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Matt Ridley is the author of provocative books on evolution, genetics and society. His books have sold over a million copies, been translated into thirty languages, and have won several awards.

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How Darwin would reform Britain's banks

Top down design is flawed even in finance

The Times published my op-ed on banking reform:

It is not yet clear whether the current rage against the banks will do more harm than good: whether we are about to throw the baby of banking as a vital utility out with the bathwater of banking as a wasteful casino. But what is clear is that the current mood of Bankerdämmerung is an opportunity as well as a danger. The fact that so many people agree that some kind of drastic reform is needed, all the way along a spectrum from Milibands to mega-Tories, might just open the window through which far-reaching reform of the financial system enters.

All the actors involved bear some blame. First, investment bankers and the principals in financial companies that cluster around them have trousered an increasing share of the returns from the financial markets, leaving less for their customers and shareholders, while getting "too big to fail", so passing their risks to taxpayers.

Second, regulation has failed. As Niall Ferguson argued in his recent Reith Lectures, the perverse consequences of bad regulation bear more responsibility than deregulation, especially given the lack of banking trouble in lightly regulated Australia and Canada. With a Financial Services Authority handbook that runs to 6,000 pages of rules, evidence of rampant deregulation is hard to see.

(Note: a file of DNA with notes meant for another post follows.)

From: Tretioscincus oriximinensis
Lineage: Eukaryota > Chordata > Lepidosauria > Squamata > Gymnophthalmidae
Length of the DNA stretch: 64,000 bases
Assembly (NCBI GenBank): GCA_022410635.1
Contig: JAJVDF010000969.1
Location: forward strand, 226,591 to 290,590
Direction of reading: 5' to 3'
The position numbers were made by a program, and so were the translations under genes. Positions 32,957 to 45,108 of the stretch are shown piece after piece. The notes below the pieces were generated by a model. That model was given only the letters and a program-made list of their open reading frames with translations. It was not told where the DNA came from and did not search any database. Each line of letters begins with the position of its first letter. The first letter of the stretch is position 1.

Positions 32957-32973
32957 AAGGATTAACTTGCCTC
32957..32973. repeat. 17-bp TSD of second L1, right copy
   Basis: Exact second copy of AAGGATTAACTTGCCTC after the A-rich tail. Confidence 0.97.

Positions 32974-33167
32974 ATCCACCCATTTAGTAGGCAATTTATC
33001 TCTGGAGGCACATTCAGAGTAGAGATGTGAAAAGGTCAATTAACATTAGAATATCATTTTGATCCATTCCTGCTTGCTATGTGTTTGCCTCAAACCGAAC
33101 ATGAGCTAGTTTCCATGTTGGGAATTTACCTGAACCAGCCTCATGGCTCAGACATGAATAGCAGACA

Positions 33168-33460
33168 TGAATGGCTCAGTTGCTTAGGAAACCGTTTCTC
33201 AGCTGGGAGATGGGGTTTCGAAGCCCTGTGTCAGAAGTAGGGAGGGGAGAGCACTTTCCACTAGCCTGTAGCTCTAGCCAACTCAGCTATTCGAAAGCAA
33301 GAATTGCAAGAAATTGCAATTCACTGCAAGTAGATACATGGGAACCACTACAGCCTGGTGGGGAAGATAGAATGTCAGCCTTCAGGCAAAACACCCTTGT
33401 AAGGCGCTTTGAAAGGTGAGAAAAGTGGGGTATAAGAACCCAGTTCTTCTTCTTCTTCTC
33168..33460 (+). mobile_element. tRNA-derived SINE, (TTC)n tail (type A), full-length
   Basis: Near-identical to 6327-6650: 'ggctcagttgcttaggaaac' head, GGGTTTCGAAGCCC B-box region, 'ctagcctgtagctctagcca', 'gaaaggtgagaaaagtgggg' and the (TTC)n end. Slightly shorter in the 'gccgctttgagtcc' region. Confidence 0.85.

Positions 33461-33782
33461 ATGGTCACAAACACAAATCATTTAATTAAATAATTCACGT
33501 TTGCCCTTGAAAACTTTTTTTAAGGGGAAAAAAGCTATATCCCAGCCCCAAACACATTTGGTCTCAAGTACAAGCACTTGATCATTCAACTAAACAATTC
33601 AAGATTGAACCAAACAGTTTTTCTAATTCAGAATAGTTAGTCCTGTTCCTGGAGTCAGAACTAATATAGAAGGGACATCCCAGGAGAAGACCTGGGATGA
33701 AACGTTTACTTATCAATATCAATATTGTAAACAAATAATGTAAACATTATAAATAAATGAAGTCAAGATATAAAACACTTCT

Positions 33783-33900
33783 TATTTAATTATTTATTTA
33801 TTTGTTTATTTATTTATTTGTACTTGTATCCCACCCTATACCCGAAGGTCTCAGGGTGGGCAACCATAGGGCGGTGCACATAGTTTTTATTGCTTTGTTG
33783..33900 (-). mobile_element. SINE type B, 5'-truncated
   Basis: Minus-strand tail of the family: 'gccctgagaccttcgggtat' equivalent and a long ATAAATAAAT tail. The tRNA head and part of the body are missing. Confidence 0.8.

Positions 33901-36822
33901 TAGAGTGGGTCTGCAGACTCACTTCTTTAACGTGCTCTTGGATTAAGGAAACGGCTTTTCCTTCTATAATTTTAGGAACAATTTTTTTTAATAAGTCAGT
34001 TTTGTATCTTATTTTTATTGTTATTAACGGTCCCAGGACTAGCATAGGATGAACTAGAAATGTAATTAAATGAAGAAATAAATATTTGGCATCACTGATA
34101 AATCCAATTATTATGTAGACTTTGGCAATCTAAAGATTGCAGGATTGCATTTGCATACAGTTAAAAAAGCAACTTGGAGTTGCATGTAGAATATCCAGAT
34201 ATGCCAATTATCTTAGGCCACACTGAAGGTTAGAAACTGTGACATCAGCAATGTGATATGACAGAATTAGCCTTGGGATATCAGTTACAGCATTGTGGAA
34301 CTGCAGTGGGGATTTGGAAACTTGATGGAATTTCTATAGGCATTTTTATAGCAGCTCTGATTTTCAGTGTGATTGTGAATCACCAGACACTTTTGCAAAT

Examples of bad regulation are legion: the easily gamed Basle capital rules; the US Congressional mandates that virtually forced mortgage lenders to increase lending to those who could least afford loans; the hyper-regulation of British customers in the name of preventing money laundering, making it far harder to move your account, in stark contrast to the minimal regulation of the cosy Libor-setting cartel (or "cesspit" as the Bank of England's Paul Tucker called it).

Third, central banks have failed. What we might call the Greenspan- King doctrine - that central banks should intervene by cutting interest rates if asset prices fall, but not if they rise thanks to cheap money fuelled by a deliberately undervalued Chinese currency - was merely the latest example of central banks actively, if unwittingly, encouraging volatility.

Enough diagnosis. What is the cure? A change of personnel will not do it. The search for chief executives who are not motivated by greed and for regulators who are sufficiently god-like to know how to design rules that cannot be gamed will never succeed. The truth is, the financial system, like the whole of human society, was not designed in the first place; it evolved. And the answer is to allow a better one to evolve.

My own personal experience reinforces my view here, as I was chairman of Northern Rock when it ran into trouble. During that crisis it quickly became clear that not only did I not fully appreciate the liquidity risks in the markets but nor did far more expert people, including rivals and regulators.